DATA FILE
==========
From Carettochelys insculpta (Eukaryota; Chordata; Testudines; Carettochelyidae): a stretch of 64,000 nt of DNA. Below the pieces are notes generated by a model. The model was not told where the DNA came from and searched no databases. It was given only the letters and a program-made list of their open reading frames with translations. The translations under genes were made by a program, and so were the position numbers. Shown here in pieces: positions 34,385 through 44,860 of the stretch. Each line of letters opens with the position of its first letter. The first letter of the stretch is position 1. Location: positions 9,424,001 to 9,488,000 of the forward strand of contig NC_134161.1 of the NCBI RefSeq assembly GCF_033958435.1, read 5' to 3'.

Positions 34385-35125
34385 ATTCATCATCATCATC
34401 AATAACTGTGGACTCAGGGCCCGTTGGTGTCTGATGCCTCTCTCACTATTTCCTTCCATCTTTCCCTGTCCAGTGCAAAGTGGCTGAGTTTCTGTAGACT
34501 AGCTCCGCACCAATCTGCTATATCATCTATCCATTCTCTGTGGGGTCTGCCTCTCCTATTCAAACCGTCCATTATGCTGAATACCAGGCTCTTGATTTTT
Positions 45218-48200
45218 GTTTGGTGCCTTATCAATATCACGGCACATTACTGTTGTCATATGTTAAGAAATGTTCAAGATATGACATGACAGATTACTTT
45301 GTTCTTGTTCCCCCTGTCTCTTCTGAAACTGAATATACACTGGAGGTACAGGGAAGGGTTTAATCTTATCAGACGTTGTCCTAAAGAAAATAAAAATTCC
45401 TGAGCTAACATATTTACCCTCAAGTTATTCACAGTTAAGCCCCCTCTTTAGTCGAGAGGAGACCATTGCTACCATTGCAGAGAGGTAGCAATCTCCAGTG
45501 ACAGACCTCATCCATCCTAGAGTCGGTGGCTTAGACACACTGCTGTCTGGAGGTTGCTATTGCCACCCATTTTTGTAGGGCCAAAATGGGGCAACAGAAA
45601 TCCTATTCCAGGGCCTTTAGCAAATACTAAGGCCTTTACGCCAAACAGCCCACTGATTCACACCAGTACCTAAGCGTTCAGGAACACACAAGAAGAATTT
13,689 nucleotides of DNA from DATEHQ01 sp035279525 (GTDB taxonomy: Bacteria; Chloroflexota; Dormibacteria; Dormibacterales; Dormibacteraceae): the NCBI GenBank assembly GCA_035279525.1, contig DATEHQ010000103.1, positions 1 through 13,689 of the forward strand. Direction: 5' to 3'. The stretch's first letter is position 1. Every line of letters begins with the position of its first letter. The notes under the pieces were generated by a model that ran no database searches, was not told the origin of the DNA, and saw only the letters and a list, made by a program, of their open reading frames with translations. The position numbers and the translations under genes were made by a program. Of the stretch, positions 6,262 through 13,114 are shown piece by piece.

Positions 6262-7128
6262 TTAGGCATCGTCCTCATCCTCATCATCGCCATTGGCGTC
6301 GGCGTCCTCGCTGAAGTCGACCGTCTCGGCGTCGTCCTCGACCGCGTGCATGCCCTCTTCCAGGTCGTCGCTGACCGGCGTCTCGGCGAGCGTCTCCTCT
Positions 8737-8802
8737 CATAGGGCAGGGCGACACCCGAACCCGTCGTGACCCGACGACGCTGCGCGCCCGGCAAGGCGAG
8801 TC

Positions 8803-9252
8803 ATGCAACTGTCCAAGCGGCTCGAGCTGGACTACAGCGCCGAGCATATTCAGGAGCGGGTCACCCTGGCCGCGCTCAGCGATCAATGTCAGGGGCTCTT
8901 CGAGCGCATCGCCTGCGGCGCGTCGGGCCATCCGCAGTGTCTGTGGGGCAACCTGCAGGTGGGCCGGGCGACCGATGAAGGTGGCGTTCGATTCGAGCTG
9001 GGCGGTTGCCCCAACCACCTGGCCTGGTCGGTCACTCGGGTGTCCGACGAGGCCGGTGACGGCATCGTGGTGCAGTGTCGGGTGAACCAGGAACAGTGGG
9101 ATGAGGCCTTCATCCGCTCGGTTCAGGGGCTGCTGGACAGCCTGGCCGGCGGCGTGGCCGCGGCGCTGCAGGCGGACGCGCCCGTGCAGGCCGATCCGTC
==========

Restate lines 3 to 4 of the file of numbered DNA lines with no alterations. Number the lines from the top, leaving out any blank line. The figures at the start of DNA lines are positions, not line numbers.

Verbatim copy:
34385 ATTCATCATCATCATC
34401 AATAACTGTGGACTCAGGGCCCGTTGGTGTCTGATGCCTCTCTCACTATTTCCTTCCATCTTTCCCTGTCCAGTGCAAAGTGGCTGAGTTTCTGTAGACT